The issue is that since no information would even be reaching our observer outside the light cone, then as far as they are concerned, nothing actually exists therein. Is that the same thing as saying a "superposition of states"? A tangential question, can we consider a vacuum to be in a "superposition of states"? A "measurement" causing it to collapse and produce, perhaps, a particle?

I don't see how you can make the distinction between a macroscopic object and a single particle, since as we say, one is just a more complex arrangement of the other.

The paradox is that when some object interacts with some particle one of two things can happen from our point of view.

1) If the object is small enough, they form a multi-particle system and no wave function collapses

2) If the object is large, the particle's wave function collapses to a delta function.

Since large objects are simply made up of smaller objects, this seems to be a paradox. Why dont we form a multi-particle wave function with an electron when we measure its spin?
Now I see what you mean. Can't you just brute force the problem and apply QM to the whole thing?

As I said, why can it not simply be an emergent phenomenon that simply happens? Does god get overwhelmed trying to decide the outcome of too many particles? :yuck:

What are the other ways? This is the only interpretation Ive heard that resolves it.
Cramer's TI and Bohmian Mechanics also "resolve" it. TI says that the wavefunction collapse is the result of two waves cancelling each other out. In Bohmian mechanics there is no collapse - the particle always had a fixed momentum and position.

Hurkyl
Staff Emeritus
Gold Member
The "magical" business is pretty common, I wasn't hanging that on you. As for the thought experiment, the discontinuity in the collapse is no different from all the other types of discontinuities that we invoke in our analysis of physics. How does a particle go from "moving" to "stationary", for example? Isn't that a discontinuity too? We aren't bothered by these things, we are used to idealizations. Yet suddenly when it's quantum mechanics, it's some kind of crisis.
This discontinuity is clearly of a different kind, since there are degrees of "moving", and a continuous transition from them into "stationary".

And this is different than other 'discontinuities' that we see in physical analysis. For example, in classical mechanics, we might treat a gas as if it were a continuum. But when we do this, we do not suspend the laws of classical mechanics for the sake of analysis; we know that "under the hood", the gas is still made up of zillions of tiny particles that obey the laws of (classical) particle mechanics, and we are using a methodology known to approximate the bulk properties of the gas to sufficient accuracy. In fact, I imagine the people who really understand this stuff have discarded their "continuum fluid" intuition, and replaced it with a "continuum approximation to a particulate fluid" intuition.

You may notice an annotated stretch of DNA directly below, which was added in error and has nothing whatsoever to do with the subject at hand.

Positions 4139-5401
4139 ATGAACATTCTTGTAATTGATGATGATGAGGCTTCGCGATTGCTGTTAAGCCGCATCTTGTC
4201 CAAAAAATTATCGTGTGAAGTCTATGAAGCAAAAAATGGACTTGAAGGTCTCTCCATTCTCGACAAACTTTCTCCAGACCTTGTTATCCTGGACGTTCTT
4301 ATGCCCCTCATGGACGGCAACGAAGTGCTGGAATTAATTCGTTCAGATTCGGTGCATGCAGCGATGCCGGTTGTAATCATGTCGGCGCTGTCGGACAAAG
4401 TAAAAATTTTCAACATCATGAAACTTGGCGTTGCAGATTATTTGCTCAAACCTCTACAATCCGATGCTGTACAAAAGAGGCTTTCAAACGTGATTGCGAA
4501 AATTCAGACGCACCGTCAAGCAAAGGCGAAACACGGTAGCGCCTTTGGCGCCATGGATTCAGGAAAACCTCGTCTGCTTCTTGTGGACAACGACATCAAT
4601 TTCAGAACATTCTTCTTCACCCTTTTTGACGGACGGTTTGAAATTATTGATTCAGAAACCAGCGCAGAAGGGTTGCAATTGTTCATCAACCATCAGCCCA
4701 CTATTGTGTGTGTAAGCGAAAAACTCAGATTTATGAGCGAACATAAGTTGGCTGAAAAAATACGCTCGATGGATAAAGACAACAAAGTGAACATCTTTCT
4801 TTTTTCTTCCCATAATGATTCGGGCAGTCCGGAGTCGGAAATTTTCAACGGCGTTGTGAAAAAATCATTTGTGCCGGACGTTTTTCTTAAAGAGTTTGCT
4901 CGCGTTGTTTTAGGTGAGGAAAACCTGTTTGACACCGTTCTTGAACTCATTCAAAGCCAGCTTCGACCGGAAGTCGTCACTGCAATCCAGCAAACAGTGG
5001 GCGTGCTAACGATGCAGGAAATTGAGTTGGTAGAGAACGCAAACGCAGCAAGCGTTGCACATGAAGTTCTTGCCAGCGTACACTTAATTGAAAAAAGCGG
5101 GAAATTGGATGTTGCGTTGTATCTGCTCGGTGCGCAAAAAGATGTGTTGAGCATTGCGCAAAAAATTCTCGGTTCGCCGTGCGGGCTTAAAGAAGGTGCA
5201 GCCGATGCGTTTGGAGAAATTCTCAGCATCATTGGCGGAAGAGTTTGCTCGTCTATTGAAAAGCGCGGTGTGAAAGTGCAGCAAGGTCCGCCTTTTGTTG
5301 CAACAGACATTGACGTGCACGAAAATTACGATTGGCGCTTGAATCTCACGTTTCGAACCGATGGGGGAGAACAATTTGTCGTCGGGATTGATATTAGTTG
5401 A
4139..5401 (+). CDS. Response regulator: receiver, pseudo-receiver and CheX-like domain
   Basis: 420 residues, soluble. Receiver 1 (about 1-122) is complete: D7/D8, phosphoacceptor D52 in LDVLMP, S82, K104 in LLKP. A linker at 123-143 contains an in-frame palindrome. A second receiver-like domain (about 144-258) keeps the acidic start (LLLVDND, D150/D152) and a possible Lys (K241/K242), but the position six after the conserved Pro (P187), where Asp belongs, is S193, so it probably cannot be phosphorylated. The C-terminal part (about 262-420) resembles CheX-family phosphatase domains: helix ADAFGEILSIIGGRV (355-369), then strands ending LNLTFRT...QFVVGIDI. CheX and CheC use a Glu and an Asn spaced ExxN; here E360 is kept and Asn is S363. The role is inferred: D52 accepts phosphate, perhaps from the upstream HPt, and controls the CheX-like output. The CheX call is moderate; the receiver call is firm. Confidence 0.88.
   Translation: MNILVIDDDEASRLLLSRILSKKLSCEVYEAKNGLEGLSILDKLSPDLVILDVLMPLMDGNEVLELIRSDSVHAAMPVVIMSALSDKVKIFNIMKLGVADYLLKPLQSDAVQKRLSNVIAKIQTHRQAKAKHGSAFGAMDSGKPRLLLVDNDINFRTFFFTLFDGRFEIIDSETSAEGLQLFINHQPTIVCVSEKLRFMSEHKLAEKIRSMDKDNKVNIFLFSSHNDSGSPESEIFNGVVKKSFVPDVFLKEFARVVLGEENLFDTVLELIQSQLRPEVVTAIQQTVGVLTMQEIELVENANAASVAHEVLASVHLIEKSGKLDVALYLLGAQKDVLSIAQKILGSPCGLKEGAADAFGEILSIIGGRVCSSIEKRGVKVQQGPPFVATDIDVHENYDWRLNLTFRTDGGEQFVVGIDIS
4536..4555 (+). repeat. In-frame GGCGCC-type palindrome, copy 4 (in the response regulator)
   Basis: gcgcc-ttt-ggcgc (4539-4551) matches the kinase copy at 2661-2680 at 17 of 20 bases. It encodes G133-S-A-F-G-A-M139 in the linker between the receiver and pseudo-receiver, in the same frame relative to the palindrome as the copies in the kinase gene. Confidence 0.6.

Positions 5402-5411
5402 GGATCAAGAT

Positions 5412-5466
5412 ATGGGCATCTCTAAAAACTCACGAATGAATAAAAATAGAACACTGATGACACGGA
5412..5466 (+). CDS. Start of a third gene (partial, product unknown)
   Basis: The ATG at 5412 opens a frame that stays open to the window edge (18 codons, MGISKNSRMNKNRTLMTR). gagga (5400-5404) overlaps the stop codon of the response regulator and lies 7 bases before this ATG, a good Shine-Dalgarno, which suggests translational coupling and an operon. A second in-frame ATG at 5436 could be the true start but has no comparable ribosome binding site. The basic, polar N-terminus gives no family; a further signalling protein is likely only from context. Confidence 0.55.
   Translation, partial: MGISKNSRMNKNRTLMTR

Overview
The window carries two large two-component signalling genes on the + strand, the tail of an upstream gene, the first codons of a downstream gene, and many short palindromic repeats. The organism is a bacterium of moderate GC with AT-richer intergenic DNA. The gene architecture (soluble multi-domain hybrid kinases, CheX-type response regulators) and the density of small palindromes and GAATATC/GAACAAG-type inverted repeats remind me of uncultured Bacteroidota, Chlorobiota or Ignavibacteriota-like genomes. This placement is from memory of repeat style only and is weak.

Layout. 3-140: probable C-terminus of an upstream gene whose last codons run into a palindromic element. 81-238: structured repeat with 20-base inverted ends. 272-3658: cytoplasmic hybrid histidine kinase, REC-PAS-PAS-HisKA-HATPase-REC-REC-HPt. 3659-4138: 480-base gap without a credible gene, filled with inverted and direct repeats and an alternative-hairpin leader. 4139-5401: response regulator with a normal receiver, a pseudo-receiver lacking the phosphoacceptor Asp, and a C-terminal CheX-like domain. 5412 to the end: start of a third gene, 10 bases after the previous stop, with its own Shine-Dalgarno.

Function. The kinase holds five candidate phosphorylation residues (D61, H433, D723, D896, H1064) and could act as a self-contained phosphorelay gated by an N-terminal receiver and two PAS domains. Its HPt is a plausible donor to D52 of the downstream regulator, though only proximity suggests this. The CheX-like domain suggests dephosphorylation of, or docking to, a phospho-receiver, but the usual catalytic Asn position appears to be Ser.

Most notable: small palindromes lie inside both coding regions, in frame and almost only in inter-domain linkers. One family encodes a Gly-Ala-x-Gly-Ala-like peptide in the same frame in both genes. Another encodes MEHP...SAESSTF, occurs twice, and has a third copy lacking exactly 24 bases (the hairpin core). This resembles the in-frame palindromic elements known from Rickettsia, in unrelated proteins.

The Copenhagen interpretation requires one to momentarily suspend the normal time evolution of state of the universe (or of the system, or whatever) so that you can replace it with an eigenstate of an observable. And that is why it's a 'crisis'.

Then there's the projection onto the scientific method-- the apparatus is interpreted classically, which means it has to yield only one result. That is the final "collapse", the one that distinguishes MWI and CI, but you can't do science without it. To achieve it, the act of conceptualizing an "outcome" forces us to be outside the system
If "yield only one result" is the only requirement you are putting onto an apparatus, then you do not need to invoke a collapse, or suspend quantum mechanics -- unless you are making additional philosophical assumptions that would imply that.

I would like point out, though, that the only time collapse is relevant, even in CI, is when an "observation" occurs and analysis continues -- i.e. when the observation is part of the analysis.

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There is nothing "magical" in wave function collapse...
Well it is, kind of. Reducing a superposition to a single (or set of) state (this is usually called collapse) is a nonunitary process. Schrodinger time evolution is a unitary process. There is no way a unitary process can lead to nonunitary changes in the state vector.

So claiming that the macroscopic and microscopic systems interacting somehow end us up with an eigenstate of the measurement operator is sorta magic, because that can't happen by just time evolution of the two interacting systems.

Ken G
Gold Member
This discontinuity is clearly of a different kind, since there are degrees of "moving", and a continuous transition from them into "stationary".
But there is a similarly continuous transition from classical treatments into quantum mechanical ones. A classic example is a moving hydrogen atom emitting a photon-- the electron is necessarily treated quantum mechanically, but the proton is almost always treated classically. Such hybrid approaches are perfectly common in physics-- the idea that the practice of physics is formal and axiomatic is a fantasy, so we should never be bothered when faced with "transitional treatments".
And this is different than other 'discontinuities' that we see in physical analysis. For example, in classical mechanics, we might treat a gas as if it were a continuum. But when we do this, we do not suspend the laws of classical mechanics for the sake of analysis; we know that "under the hood", the gas is still made up of zillions of tiny particles that obey the laws of (classical) particle mechanics, and we are using a methodology known to approximate the bulk properties of the gas to sufficient accuracy.